ADD UPDATE, 20 November 2016: It was standing room only as around 175 people packed into the community centre at Colden Common to hear an update on the Eastleigh development plan from representatives of Action Against Destructive Development (ADD). The meeting gave its strong backing to the action group and its campaign to ensure that the borough’s housing needs are met in a way that protects top-quality countryside and the characters of local communities.
Opening the meeting, Kate Beal Blyth of ADD said their campaign had the support of a wide range of organisations and individuals. She read a message from local MP Steve Brine, thanking the action group for its work and pledging his continued help.
John Lauwerys told the gathering that there were more appropriate ways open to the Council than options B and C of the Eastleigh plan, which would mean building more than 6,000 houses in Bishopstoke and Fair Oak. Options D and E, he said, made better planning sense. They would locate housing nearer to existing public transport and to places where people wanted to be such as urban centres, public transport and motorways. B and C would maximise car usage, meaning at least an extra 30,000 vehicle movements a day. Furthermore, options D and E were more compact, making it possible to create a central community focus, whereas B and C amounted to ribbon development.
Mark Baylis said that option B, which involves building a major new road through part of Colden Common, would permanently change the character of the village. He said the plan was developer-led, and it contradicted Eastleigh Borough Council’s stated objectives of protecting the countryside, promoting biodiversity, preserving the identities of individual communities and tackling climate change. The new road, he said, was likely to increase rather than relieve congestion, and make it more likely that Colden Common would eventually become a suburb.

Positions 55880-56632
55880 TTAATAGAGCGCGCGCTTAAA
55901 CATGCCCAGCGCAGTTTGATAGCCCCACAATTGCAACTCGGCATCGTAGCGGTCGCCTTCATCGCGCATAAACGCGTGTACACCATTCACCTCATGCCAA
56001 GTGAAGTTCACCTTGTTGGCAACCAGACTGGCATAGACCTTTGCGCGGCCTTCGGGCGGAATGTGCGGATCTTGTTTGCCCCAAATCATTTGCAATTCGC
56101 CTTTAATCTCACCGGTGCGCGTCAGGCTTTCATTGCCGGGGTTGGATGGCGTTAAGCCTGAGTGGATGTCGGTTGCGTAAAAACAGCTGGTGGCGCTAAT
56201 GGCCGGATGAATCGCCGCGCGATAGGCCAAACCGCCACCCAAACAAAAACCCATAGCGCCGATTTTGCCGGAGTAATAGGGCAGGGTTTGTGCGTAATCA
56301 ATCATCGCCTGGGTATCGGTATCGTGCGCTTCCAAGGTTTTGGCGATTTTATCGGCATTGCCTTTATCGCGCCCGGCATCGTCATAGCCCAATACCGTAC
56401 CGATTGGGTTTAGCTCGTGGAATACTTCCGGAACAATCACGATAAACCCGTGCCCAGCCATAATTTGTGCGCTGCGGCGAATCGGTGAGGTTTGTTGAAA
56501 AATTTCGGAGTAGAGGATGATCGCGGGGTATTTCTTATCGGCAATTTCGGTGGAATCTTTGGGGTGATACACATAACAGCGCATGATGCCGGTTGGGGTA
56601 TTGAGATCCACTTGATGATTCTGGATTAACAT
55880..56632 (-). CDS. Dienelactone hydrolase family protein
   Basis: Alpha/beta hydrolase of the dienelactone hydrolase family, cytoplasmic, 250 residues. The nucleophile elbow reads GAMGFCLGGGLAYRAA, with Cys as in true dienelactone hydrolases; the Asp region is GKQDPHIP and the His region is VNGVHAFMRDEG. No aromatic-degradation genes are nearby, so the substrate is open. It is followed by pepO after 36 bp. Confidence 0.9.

Caroline Dibden of the Campaign to Protect Rural England told the meeting that, from their perspective, options B and C were by far the worst of all those under consideration.
As well as ADD members, there were words of support from district councillors Richard Izard (who also chairs Colden Common Parish Council) and from Sue Cook, with the latter reading out a message from the chair of neighbouring Twyford Parish Council. There was also backing at the meeting from Otterbourne and Allbrook and North Boyatt Parish Councils.
There followed a lively question and answer session lasting more than hour, with several of those present saying there was an urgent need for the Chickenhall Lane Link Road.
Afterwards Kate Beal Blyth, who chaired the meeting and is a founding member of ADD, said she was “very encouraged” by the level of support shown by villagers and by the number of people who came forward offering to help their work.